Dalton — Growing up in the Berkshires, I could tell if a certain generation lived in the area at a certain time period by the way they referred to General Electric as “The GE.”
For more than 20 years, because of my profession, local folks have asked me where “the GE” is going — should they buy, sell or hold? For 20 years I’ve said to sell that garbage. Telling people that they made a mistake, especially when they felt so safe with their decision, wasn’t a good way to make friends. People didn’t really want my insight, they just wanted validation of their opinion. And because my opinion didn’t match theirs, the value of my opinion was discounted.
People who grew up in the Berkshires were familiar with “the GE,” so they felt safe with it. Even after the company closed its transformer division in 1986, its ordinance division in 1989 and its electric power equipment manufacturing division in 1990, shedding thousands of Berkshire-based jobs and leaving solely GE Plastics (until SABIC acquired it in May 2007), there wasn’t a feeling of contempt for the company — there was a feeling of safety in holding the stock. Despite all the bad news we can itemize over the years from the company, people still felt comfortable. They felt secure because of the familiarity. Obviously, they have been wrong.
Last week the Bernie Madoff whistleblower Harry Markopolos called GE a “bigger fraud than Enron.” Enron was the poster child for fraud by doing things like hiring people off the streets to dress up, come in and act busy on the phones and computers while Wall Street analysts took tours of their facility. At this point, Markopolos’ claims are merely accusation. Nonetheless, the stock cratered. I know that some readers have an inordinate risk in their portfolio because they hold something that is somehow familiar to them so it feels safer. But it’s not safer just because you know the name.
Another interesting example of investors holding what they are familiar with was back in 1984 when AT&T was broken up into the seven regional “Baby Bells,” and the separate stocks of each Bell were broken up evenly among shareholders. A study showed that, a year later, residents of each region’s Bell held a disproportionate number of shares of their local regional Bell. They were more comfortable with that familiarity and thus owned more due to its perceived safety. This is true all over. People in Atlanta own a lot of Coca-Cola stock. People in St. Louis own a lot of Anheuser-Busch stock. People in the Berkshires held a lot of Wave Systems. (For the record, I never touch it, and if your advisor did, punch him in the face — twice.) And a lot of corporate employees hold a large amount of their employer’s stock relative to their other positions. So just be aware that your actual risk may be greater than your perceived risk.
Oh, and I like to call out my own hypocrisy. It’s only fair that I am transparent. The typical business owner has approximately 80% of their net worth tied up in their company. I’m totally guilty of that. I am aware of that concentration risk in my portfolio and am currently working through a plan.
The Dow’s wild ride
Last week I was practically popping the champagne on Tuesday when President Trump said he was going to reduce and delay the tariffs that were going to go into effect Sept. 1. Then the next day, on Wednesday, the Dow dropped 800 points in its biggest drop of the year as the yields of the 10-year and the two-year Treasury notes inverted, which was a stupid reason to sell off. As I’ve been saying for months, it’s the 10-year and the three-month yields that matter. But some group of professional investors who didn’t want to admit that the 10-year/three-month inversion was potentially apocalyptic said they’d wait until the 10-year/two-year did so. Well, they kicked the warning signs down the road all the way until last Wednesday when they had no more excuses about the ominous nature of inversions and the result was that 800-point drop.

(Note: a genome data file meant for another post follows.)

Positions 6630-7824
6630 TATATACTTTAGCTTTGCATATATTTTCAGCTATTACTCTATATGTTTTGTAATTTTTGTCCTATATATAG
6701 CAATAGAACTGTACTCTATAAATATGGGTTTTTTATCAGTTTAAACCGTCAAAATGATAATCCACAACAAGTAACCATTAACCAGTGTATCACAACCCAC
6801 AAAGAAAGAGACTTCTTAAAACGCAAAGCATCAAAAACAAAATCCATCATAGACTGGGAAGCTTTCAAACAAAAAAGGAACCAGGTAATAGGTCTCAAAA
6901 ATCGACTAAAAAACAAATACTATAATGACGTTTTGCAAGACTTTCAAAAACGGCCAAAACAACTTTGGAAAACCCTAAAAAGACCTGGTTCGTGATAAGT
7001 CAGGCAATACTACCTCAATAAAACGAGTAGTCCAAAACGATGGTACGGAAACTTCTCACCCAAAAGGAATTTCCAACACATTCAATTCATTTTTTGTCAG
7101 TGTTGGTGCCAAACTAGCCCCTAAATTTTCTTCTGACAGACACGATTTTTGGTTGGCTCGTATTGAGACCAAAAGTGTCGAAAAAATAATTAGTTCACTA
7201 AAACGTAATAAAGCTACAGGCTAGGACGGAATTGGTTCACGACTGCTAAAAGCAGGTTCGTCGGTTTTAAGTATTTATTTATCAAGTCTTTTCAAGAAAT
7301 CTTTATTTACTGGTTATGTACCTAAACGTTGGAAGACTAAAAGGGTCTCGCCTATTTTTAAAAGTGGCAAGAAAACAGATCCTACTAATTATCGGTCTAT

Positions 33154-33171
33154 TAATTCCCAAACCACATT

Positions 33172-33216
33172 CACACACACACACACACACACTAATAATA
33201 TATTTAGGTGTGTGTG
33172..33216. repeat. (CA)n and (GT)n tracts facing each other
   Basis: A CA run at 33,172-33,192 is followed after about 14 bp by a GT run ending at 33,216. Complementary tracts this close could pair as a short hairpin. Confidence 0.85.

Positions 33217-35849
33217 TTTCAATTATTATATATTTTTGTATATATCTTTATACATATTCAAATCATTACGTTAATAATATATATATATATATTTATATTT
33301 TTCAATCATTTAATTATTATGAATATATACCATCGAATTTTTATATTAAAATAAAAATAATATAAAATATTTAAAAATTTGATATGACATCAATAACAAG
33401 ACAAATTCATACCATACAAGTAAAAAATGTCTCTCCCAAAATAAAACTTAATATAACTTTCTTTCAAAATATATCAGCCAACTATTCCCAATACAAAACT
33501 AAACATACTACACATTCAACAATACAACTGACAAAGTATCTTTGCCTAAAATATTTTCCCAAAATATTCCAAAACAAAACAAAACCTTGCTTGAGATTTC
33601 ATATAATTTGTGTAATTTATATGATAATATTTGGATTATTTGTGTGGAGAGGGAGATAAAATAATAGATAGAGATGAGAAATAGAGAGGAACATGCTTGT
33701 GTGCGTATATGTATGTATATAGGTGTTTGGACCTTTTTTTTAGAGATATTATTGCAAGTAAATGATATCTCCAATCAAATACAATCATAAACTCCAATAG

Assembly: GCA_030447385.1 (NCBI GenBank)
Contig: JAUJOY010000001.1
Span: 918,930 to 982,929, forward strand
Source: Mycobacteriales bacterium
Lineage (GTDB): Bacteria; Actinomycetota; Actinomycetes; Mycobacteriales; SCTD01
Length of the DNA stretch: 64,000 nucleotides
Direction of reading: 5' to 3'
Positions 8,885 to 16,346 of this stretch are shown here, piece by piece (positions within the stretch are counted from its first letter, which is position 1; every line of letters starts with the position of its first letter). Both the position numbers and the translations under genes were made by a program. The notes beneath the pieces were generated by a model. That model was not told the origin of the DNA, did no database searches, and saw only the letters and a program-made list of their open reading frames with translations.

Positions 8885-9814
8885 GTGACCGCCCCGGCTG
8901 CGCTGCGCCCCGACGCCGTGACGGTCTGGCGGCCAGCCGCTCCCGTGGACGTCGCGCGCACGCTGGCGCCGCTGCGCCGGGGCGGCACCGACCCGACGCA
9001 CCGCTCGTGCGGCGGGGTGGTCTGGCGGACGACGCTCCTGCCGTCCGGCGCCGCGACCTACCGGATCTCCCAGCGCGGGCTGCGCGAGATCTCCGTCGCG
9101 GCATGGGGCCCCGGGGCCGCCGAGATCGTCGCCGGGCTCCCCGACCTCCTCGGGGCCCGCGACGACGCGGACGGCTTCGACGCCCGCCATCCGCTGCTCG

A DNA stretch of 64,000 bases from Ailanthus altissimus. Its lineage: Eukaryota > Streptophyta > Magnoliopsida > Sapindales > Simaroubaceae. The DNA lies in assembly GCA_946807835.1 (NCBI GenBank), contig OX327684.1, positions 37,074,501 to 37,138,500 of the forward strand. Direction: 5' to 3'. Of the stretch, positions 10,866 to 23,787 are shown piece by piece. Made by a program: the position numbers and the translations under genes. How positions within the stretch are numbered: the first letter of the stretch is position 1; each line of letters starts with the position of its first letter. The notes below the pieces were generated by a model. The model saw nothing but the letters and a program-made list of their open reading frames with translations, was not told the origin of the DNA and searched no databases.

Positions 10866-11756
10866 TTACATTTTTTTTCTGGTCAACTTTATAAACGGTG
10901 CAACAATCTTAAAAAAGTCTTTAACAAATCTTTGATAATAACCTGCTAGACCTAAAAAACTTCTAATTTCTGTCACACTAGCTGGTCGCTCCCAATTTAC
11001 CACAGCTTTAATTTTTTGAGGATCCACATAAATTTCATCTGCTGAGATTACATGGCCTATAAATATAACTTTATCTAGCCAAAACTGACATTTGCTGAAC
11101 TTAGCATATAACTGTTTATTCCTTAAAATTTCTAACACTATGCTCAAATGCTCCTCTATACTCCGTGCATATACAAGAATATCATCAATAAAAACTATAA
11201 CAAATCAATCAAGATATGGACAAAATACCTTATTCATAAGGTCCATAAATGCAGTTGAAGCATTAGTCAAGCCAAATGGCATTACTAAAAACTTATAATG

To be fair, referring to the drop in the Dow Jones Industrial Average by the number of points as opposed to the percentage is a bit of theater. A whopping 800 Dow points is a lot, don’t get me wrong, but it sounds much scarier than it is. On a percentage basis, the index dropped about 3%. There have been 307 3% drops in the last 100 years. It happens a few times a year. While it’s not good news to see the market go down, it’s not out of the ordinary.
Keep on trucking
According to recent data from Convoy, there has been a recession in the freight industry since October 2018. Since 1972 there have been a dozen recessions in the freight industry, which is twice as many as the overall economy has experienced over that time. A recession in this sector does not necessarily lead to a broader U.S. recession, but they have preceded four of the six U.S. recessions since 1972, including the last three. The recessions in the freight industry lead larger macroeconomic recessions by anywhere from one to 21 months. You shouldn’t use this as a tool to call a broader U.S. recession, but if you’re on the fence, this might nudge you over to the recession side.
Can you give me a ride to the mall?
Well, maybe the Berkshire Mall. But shoppers have been flocking to some malls. Last Thursday. the Commerce Department reported that retail sales (a measure of purchases at stores, restaurants and online) climbed a seasonally adjusted 0.7% in July from the previous month. Also on that Thursday, Walmart reported that sales rose in the second quarter and raised its profit forecasts. Consumer spending makes up about two-thirds of economic output in the U.S. Gains in spending could balance out weakness in the freight industry, or the similar softness we’ve seen in manufacturing and business investment.
Where are we going?
If you’re not confused about the stock markets, you just haven’t been paying enough attention.